Key Rockabill Design & Route Attributes

DeepSea Fibre Networks has taken into account these various technical restrictions in the Irish Sea and has carried out further detailed route engineering, marine survey interpretation and terrestrial backhaul investigations. The result is that the Rockabill System has been designed to be the most northerly  crossing of Sector 3, providing diversity from existing systems whilst remaining on a secure sub-sea route. The system has unique backhaul dark fibre routes in both Ireland and UK which do not rely on regulated assets or concessionary systems. This, coupled with the company’s in-depth experience of cable design and installation, will allow DeepSea Fibre Networks to provide dark fibre to the market at the most cost-effective rate.

In addition to the above, DeepSea Fibre Networks does not provide capacity services and is purely an owner, operator and manager of subsea fibre assets. In this regard DeepSea Fibre Networks does not compete with its customers and operates on a truly carrier neutral, open access basis. The company has its own in-house engineering team with specific expertise in the design, procurement, installation and operation & maintenance of cable systems. It also owns its own offices in Dublin where its NOC services are based. Consequently, DeepSea Fibre Networks can offer low cost, high quality in-house operations and maintenance services to its customers.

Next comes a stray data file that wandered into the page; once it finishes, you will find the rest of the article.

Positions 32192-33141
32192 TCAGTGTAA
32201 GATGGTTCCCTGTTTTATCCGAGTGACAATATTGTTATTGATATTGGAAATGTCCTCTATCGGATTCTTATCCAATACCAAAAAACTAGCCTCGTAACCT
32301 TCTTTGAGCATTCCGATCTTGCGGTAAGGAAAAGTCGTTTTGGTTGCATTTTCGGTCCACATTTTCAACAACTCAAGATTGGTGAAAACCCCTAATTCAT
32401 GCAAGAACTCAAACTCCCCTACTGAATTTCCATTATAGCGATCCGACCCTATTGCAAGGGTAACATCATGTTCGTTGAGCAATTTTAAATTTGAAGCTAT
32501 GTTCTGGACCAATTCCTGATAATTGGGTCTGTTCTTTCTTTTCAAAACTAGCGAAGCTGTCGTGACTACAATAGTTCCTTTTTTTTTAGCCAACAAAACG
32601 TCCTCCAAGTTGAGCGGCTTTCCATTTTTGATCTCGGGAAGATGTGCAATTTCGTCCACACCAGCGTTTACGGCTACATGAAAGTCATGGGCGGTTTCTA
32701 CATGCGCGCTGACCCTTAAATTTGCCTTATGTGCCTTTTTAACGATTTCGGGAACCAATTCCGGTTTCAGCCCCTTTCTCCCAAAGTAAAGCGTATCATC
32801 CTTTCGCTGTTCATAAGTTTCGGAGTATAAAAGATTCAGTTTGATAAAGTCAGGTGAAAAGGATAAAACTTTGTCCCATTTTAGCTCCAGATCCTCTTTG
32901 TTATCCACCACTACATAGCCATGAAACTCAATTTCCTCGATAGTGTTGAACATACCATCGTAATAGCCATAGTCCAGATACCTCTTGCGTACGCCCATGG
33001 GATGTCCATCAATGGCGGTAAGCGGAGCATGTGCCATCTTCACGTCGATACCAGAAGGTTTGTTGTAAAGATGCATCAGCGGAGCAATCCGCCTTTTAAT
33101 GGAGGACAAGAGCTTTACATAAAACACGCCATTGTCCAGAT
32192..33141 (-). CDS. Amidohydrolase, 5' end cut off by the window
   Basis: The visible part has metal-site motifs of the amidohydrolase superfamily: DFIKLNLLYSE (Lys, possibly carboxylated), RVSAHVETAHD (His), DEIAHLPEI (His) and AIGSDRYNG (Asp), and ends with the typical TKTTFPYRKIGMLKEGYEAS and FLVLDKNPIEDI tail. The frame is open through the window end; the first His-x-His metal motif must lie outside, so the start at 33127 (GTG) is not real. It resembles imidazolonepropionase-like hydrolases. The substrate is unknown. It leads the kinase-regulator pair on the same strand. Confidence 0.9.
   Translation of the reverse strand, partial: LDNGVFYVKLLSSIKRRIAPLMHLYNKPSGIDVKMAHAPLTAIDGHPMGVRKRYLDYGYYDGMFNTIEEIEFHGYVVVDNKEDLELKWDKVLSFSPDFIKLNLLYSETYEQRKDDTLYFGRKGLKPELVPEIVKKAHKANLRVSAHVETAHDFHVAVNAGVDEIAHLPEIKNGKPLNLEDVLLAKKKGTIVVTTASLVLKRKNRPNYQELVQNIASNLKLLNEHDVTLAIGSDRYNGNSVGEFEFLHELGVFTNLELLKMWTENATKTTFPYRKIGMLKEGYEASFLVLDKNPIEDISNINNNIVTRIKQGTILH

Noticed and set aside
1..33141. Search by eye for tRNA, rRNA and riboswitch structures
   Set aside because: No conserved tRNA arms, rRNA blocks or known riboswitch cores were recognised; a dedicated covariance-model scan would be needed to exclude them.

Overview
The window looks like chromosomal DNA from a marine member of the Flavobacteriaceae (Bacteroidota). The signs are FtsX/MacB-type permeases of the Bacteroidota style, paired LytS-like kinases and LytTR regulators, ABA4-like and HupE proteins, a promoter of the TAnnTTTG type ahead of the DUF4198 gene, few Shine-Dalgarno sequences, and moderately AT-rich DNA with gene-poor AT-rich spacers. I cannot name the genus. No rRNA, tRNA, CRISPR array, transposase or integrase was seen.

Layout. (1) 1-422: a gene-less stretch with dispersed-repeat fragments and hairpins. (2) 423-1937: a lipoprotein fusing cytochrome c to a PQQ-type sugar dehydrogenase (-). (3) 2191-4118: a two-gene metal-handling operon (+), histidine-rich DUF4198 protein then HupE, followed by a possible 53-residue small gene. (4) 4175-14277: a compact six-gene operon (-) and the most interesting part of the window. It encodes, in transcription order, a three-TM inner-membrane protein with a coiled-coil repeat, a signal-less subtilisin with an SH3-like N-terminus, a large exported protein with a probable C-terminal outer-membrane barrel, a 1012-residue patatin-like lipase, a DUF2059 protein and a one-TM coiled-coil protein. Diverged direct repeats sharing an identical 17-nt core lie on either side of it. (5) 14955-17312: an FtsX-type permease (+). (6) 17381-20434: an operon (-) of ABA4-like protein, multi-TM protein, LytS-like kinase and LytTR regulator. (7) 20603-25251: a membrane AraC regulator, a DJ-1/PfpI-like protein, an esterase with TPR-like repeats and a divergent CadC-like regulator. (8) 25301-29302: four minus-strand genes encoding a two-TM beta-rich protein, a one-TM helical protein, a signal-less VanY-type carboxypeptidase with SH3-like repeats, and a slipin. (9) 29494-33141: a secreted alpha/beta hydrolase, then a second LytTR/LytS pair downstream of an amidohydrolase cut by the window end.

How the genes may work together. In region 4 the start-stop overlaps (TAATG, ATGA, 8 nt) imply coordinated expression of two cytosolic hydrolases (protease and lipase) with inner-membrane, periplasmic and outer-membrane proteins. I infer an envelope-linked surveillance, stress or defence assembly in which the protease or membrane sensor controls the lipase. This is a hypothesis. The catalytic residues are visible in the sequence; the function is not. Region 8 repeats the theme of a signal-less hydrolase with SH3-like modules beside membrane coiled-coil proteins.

DeepSea Fibre Networks is a new Irish company founded and owned by Tom and Jim McMahon, both of whom have been involved in the sub-sea cable industry since 1997. Tom McMahon is a Civil Engineer and Jim McMahon is a Quantity Surveyor and Construction Manager. Together they have worked on the deployment  of eighteen sub-sea  fibre-optic cable systems including  nine systems in the Irish Sea, six trans-Atlantic systems and three sub-sea cables in the North Sea and the Western Approaches.  They also have extensive experience in the planning, design and project management of numerous terrestrial systems and cable landing stations.

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Categories: Industry Viewpoint · Undersea cables

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2 Comments So Far

  • mhammett says:

    If terrestrial backhaul is the prevailing issue in some places, why doesn’t a fiber builder… build it?

  • Emerald says:

    Not sure what the commercial reason is for another system across to Ireland? Seems to be a real glut of capacity, so it’ll only increase price erosion.